Section 37 of the Health and Safety at Work Act: Offences by a Body Corporate

Section 37 of the Health and Safety at Work Act deals with the offences that a body corporate, such as an organisation or a company, may commit. If it is established that an offence has been committed by a body corporate, it may be proven that the offence was carried out with the consent, connivance or neglect of any of its officers, such as directors, managers, or secretaries. In such cases, the body corporate and the individuals involved may be held responsible and charged with the offence.

The concept of consent refers to permission granted by an individual for a particular activity to occur. For example, in the context of a body corporate, if an offence has been committed with the consent of one of its officers, it indicates that the officer had knowledge of the activity and may have played a role in facilitating it.

Connivance, on the other hand, refers to the willingness to allow or be secretly involved in an immoral or illegal activity. This implies that the officer in question may have actively assisted in committing the offence or turned a blind eye to it.

Neglect, in the legal sense, refers to the failure to care properly and may include situations where the officer ought to have been aware of certain circumstances but failed to take appropriate action. For example, if a manager fails to implement adequate safety measures, resulting in an accident, they may be charged with neglect.

Section 37 ensures that body corporates and their officers are held accountable for their actions. By making it possible to charge and convict individuals who have acted with consent, connivance, or neglect, the legislation is a deterrent against illegal or immoral activities carried out by body corporates.

Prosecutions under Section 37

The following is a list of incidents and their sentences concerning section 37 breaches.

  • In January 2015, Pyranha Mouldings was convicted of corporate manslaughter. The technical director was convicted of two charges of breaching s.37 following the death of a worker trapped in an industrial oven.
  • In November 2018, a waste and recycling company and its director were fined £700,000 and sentenced to eight months imprisonment respectively, after a worker was killed in a baling machine due to lack of proper guarding.
  • In February 2019, a commercial vehicle repair company and its managing director were fined £50,000 plus £22,000 costs under s.2 of HSWA. The managing director was sentenced to six months imprisonment, suspended for 18 months, after a worker was fatally crushed by a bus due to the company’s failure to plan and organise the lifting of the bus in a way which ensured workers’ safety.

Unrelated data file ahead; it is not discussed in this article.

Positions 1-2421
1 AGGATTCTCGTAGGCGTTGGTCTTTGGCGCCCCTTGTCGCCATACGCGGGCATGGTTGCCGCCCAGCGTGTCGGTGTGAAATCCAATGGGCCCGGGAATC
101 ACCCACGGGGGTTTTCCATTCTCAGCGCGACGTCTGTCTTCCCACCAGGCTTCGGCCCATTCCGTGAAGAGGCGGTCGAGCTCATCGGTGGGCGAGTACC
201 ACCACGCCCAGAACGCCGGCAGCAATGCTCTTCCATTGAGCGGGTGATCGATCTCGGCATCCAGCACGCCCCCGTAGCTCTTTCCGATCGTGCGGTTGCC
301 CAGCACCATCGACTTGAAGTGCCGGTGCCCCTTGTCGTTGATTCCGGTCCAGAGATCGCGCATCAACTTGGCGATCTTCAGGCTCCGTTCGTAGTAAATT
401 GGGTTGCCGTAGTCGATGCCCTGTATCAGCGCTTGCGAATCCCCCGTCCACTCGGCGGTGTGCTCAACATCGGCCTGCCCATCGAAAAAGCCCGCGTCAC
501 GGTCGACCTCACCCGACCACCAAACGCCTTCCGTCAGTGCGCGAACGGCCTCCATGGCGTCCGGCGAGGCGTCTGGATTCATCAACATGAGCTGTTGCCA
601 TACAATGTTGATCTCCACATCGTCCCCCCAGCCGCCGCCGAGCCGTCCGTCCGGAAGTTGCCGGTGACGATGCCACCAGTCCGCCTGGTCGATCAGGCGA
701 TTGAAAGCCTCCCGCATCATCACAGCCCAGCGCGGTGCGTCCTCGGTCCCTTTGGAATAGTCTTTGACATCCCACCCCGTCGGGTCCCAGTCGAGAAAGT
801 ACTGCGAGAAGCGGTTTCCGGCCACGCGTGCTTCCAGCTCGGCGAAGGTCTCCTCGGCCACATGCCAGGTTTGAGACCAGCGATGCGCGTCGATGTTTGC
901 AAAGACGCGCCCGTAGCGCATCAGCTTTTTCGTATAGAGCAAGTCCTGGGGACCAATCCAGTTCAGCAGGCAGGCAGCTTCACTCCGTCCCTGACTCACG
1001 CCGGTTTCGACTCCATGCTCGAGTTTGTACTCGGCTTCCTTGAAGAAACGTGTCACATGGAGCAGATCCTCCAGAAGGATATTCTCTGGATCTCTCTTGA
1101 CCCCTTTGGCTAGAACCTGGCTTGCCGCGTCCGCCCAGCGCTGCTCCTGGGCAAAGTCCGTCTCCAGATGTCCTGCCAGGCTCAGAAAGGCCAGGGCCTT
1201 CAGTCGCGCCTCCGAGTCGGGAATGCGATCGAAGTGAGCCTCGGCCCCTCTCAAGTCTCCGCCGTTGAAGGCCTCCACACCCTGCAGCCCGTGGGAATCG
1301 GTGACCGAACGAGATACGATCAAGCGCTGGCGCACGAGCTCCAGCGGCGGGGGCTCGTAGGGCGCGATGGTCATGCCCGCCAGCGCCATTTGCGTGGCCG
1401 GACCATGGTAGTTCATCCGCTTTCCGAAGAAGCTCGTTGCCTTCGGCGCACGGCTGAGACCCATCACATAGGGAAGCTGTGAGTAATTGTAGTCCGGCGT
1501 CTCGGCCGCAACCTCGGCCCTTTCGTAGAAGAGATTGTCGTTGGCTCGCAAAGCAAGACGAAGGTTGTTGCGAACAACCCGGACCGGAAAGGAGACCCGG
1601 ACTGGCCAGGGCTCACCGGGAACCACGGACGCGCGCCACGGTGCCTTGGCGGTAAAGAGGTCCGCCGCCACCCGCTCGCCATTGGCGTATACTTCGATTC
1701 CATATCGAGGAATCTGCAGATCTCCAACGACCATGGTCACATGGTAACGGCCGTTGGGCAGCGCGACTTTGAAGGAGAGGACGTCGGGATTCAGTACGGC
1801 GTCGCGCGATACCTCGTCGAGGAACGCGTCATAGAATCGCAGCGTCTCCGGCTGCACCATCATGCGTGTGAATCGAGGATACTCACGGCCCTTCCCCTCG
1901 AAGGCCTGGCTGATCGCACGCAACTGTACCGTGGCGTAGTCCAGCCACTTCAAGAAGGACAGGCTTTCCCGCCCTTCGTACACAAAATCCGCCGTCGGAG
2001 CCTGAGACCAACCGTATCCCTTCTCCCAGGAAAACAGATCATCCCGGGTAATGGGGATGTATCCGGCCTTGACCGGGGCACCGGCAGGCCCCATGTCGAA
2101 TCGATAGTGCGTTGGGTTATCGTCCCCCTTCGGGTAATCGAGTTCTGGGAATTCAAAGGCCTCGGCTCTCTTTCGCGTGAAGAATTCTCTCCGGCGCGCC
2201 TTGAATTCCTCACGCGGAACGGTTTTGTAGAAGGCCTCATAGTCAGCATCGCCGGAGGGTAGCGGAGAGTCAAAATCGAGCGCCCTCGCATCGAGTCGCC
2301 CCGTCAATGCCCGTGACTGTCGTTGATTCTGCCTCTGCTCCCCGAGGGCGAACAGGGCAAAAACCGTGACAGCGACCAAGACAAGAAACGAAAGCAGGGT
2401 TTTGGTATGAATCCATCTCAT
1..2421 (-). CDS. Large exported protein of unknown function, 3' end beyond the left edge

• In August 2019, Clancy Dowra Ltd was fined £1 million. Daniel Walsh, the site supervisor, was sentenced to 6 months imprisonment suspended for 12 months following the death of a worker who was struck by an excavator due to the company’s failure to ensure the safety of employees.
  • In November 2019, a solar panel company was fined £80,000. Its director was sentenced to carry out 200 hours of unpaid community work and ordered to pay £15,000 costs after a worker fell seven meters through a fragile roof ridge panel and died while installing solar panels.
  • The director of a building company was sentenced to ten months’ imprisonment under s.7 of HSWA after an employee was killed when he was pinned against a wall by an excavator bucket due to the director’s failure to carry out a sufficient risk assessment and operate the machine without appropriate training or certification.
  • In February 2020, Imtiaz Hussain, the former director of a construction company, was sentenced to 8 months imprisonment, suspended for 2 years and 200 hours’ unpaid community work under s.22 of HSWA for multiple health and safety failings, including unsafe work at height, resulting in prohibition and improvement notices being issued during HSE site inspections.
  • In September 2020, Wembley Scaffolding Services Ltd was fined £7860 plus £8900 costs. Its director was fined £1000 plus £11,000 costs and sentenced to 12 weeks imprisonment suspended for one year after a worker was killed when a scaffold collapsed.
  • In November 2020, Peter Wegg, the sole director of Lyng Developers Ltd, was sentenced to four months imprisonment, suspended for 15 months and ordered to carry out 120 hours of unpaid work under s.37 of HSWA. The company was contracted to excavate a disused railway track. Its failure to take measures to prevent the collapse of excavated walls caused substantial damage to adjoining properties. It exposed residents and children to the risk of being buried by the collapsing walls.
  • Also, in November 2020, Mark Bucknall was fined £1760 plus £2000 costs plus a victim surcharge of £170 under s.37 of HSWA after a contractor suffered life-changing injuries in a roof fall due to lack of proper planning during roof light installation.
  • In March 2021, Cutler Bros Ltd was fined £5000. Roger Martin Cutler, the company’s director, was fined £1000 under s.37 of HSWA after a worker suffered severe injuries in a fall through a fragile roof light.